Jazz Fest has evolved quite bit over the years and it was nice to see recycling stations scattered about the Fairgrounds. I only hope that people actually noticed and made use of them.

I had decided to start my circuit on the "north" side of the field - that's lake side, if you're a local, and mom was headed that way so we walked together. One of the first people we saw was local clarinetist and leader of the Panorama Jazz Band, Ben Schenck with his family.

Jazz Fest isn't just about the music; it's also quite social since many people see each other once a year at the festival. I hadn't gone out the first weekend and as usual my mother told me that a whole bunch of people had been asking after me. One of those was Wali Abdel Ra'oof, former Executive Director of the New Orleans Jazz and Heritage Foundation, which puts on the festival each year. 

After saying hello to Wali, mom took off to go photograph Irma Thomas and I went over to say hello to New Orleans artist, Bruce Brice - one of those people I only see at Jazz Fest. He created the first Jazz Fest poster and he and his art are synonymous with the festival.

After my chat with Bruce I took a casual stroll through the Congo Square African Marketplace, glancing at the booths. I really liked some of these dresses from visiting textile artist Aita Carmichael.

Of course no stroll through Congo Square is complete without a visit to Dr. Foots. One of my absolute favorite pairs of earrings I have ever owned was crafted by Foots. I lost one getting out of the car in front of Green Charter one afternoon and I have been heartbroken ever since. He told me he has been looking after his elderly mother and hasn't been working much, but will be casting soon (yay!) and should have the replacement ready for me when he comes back for Essence Festival in July.

Foots is usually joined my by good friend and Jazz saxophonist, Aumra Frezel. For over two decades now Aumra and I have been introducing each other to some of the hippest music on the planet. Every now and then I am lucky enough to actually get to hear him perform.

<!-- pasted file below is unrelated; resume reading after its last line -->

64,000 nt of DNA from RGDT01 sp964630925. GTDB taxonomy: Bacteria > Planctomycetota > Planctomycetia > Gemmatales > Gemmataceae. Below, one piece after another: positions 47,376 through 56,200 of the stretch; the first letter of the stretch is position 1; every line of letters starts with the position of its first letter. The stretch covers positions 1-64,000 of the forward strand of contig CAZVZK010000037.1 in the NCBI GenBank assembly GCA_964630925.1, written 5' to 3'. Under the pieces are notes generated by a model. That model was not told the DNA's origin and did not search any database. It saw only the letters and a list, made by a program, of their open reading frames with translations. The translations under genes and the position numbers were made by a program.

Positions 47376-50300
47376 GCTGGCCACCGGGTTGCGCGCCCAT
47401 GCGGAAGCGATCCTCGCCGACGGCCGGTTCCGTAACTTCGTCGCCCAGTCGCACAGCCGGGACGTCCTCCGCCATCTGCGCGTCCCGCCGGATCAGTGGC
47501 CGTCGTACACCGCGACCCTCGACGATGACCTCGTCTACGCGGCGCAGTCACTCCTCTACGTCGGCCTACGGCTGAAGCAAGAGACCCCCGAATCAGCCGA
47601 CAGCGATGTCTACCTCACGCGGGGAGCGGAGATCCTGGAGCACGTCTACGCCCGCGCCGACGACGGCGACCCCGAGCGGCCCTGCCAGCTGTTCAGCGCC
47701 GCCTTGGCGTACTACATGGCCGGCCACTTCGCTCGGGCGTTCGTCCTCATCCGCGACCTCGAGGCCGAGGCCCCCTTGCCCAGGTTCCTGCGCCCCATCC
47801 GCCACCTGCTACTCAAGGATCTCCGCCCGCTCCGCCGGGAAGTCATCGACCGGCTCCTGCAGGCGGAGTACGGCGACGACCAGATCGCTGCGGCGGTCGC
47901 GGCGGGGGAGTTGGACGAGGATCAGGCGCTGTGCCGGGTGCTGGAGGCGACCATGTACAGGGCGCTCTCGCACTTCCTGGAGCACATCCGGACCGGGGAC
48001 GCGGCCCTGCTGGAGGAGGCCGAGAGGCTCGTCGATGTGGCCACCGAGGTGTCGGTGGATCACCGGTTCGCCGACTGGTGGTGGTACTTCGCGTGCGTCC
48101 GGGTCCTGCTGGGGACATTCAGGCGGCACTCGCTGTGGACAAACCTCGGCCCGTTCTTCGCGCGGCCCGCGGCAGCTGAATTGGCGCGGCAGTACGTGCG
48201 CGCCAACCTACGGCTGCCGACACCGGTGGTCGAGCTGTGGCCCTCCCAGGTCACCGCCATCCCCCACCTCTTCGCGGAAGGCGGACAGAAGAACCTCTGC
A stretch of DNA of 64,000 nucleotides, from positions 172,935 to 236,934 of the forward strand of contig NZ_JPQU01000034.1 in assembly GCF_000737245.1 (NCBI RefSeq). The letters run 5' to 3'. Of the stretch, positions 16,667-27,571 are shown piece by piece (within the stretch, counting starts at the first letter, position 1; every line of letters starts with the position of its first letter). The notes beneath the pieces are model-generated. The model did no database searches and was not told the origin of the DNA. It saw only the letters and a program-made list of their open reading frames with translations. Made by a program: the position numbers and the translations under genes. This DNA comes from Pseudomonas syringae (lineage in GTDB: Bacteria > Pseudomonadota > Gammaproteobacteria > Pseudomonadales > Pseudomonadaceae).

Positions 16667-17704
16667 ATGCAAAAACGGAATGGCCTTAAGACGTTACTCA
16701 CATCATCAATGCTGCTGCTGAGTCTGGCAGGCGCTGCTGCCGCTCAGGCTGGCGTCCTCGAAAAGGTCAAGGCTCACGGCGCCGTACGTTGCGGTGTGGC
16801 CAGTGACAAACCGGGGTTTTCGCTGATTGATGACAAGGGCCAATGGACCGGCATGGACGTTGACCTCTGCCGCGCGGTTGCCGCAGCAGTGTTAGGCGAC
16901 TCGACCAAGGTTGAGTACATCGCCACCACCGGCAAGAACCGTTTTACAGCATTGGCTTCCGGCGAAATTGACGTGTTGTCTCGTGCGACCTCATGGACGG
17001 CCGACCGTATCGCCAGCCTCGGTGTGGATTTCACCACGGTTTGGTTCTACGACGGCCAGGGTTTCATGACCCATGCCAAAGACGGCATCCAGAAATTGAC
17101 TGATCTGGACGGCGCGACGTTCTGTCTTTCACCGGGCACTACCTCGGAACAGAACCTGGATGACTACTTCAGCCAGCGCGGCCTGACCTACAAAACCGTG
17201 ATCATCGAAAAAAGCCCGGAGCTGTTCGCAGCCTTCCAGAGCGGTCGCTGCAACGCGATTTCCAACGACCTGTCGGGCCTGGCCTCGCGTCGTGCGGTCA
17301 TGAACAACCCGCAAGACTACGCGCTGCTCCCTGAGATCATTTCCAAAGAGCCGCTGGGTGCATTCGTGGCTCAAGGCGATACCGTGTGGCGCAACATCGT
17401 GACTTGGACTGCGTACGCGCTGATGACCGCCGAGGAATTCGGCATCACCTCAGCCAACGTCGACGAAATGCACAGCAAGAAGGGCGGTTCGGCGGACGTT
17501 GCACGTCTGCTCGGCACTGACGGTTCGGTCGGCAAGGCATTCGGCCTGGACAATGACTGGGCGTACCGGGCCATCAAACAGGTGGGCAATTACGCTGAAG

Strolling along once again, I was lured into a small tent by the sound of African drums. It turned out to be music from Njum Waalo Band of Senegal.

Before leaving Congo Square I ran into another local musician, percussionist Luther Gray. After a quick exchange of pleasantries we were both on our way - several stages and only so much time means you can only visit for so long.

While there is lots of great music at the festival, there is also an unbelievable array of foods available reflecting the cultural diversity of the city and surrounding area.

Leaving Congo Square, I decided to avoid the area by the Acura stage and cut across the field to get to the Jazz tent. My next encounter was with local bassist (and fellow gemini!) Donald Ramsey. Musicians in New Orleans tend to work in a lot of different bands and Donald was rushing off to his next gig in the Gospel tent.

You know something is popular when people have their chairs set up outside of what's happening and they can't even see the performance. This was the case by the time I reached the Jazz Tent where John Boutte was performing.  This camping out is also a strategy for getting into the tent when people exit in between acts.

This shot of John on stage was taken from outside the tent with the zoom on my little point and shoot. Who knew he was so popular?  Coming up after John was Wayne Shorter, who was to be followed by Irvin Mayfield and the New Orleans Jazz Orchestra.

I thought I would try entering the tent around the far side, but there were just too many people. I decided to head over to Economy Hall instead, with a quick stop in the blues tent where Bushy One String was performing solo. He is truly unique...

To be continued...